Till we eat again, Bicol!

Wakeboarding in CamSur

In a recent news report, Camarines Sur was the no. 1 tourist destination in the Philippines for 2010. The two main attractions that drove tourists to this part of the country is the Caramoan islands and the Camsur Watersports Complex (CWC). In our recent Bicol trip, we planned to go island-hopping in Caramoan but we did not have much time. We did have time to visit CWC!

Wakeboarding is a form of water sport where a person is “towed” by a cable while riding on a board.  It is a like a combination between waterskiing and surfing.  CWC is the pioneer and said to be best wakeboarding complex in the Philippines.

In the middle of the complex is a man-made lake where all the action occurs. A complex cable system is responsible for towing the riders one at a time.

As I changed into a more appropriate outfit, I was contemplating whether I would try to wakeboard or not.  I was on a “let-me-check-it out- first” attitude.  A friend already signed up and we were her cheerleaders. I was her ‘unofficial’ photographer so I was really close enough to observe how it is done.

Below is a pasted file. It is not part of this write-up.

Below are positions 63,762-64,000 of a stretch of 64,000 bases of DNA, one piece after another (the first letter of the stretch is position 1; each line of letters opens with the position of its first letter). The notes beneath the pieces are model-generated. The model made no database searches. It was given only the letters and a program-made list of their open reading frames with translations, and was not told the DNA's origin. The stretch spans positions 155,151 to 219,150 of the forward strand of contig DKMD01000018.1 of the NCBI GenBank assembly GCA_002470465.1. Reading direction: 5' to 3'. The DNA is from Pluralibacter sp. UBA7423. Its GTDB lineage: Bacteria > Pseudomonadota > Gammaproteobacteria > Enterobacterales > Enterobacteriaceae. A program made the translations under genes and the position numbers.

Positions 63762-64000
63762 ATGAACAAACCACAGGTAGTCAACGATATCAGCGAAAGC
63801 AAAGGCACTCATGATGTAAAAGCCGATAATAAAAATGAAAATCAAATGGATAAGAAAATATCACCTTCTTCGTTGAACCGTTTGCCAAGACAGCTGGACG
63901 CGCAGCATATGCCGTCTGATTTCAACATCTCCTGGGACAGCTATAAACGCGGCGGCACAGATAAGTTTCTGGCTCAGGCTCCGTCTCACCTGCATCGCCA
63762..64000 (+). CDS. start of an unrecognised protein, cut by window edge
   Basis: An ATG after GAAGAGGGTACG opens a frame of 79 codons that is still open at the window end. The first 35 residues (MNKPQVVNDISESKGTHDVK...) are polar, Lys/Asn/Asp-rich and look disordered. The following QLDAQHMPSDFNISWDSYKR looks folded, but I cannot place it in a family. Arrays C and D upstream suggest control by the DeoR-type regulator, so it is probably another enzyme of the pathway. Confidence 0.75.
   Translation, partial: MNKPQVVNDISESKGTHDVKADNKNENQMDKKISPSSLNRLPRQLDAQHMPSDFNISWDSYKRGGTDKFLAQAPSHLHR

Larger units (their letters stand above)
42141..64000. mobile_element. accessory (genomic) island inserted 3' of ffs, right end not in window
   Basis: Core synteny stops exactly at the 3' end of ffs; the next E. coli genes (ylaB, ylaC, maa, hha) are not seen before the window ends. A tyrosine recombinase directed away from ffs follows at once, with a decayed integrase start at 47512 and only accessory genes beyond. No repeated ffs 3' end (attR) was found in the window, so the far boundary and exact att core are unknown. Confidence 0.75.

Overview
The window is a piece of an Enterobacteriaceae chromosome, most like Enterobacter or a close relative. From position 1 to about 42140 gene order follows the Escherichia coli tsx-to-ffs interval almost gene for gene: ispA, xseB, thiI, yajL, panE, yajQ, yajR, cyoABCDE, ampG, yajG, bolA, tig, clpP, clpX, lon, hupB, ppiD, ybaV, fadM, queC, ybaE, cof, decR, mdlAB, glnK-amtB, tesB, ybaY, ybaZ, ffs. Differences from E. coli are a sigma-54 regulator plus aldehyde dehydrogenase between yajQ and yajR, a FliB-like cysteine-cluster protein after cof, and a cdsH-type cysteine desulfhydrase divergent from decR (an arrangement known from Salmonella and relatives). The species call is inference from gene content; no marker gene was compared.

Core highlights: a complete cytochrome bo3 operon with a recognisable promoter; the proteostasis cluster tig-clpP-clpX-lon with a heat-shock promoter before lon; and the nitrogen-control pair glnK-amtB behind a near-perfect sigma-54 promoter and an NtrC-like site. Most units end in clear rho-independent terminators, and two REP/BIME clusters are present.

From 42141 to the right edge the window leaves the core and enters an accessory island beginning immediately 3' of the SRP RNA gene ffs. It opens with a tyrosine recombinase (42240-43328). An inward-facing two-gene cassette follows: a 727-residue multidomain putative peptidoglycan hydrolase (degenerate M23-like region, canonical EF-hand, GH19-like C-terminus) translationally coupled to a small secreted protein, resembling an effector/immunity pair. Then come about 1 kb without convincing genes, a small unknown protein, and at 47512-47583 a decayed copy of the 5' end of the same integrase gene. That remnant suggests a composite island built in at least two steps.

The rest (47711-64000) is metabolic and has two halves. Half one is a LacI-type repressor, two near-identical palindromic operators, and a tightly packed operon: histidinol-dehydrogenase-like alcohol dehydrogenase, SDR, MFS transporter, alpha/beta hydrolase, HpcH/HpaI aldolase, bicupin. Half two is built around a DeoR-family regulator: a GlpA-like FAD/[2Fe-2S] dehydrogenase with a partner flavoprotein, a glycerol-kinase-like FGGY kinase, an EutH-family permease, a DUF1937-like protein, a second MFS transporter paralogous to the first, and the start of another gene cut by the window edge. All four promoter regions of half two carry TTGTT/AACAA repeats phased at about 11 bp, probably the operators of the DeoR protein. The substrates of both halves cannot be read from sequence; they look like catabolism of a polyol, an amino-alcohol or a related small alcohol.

Beginners are given instructions before riding. I did not listen to the instructions though. I assume that it was on safety and some helpful tips on how to successfully take off and maneuver the ride. Beginners kneel on the board first.

My friend took off successfully in her first try and did five laps around the lake.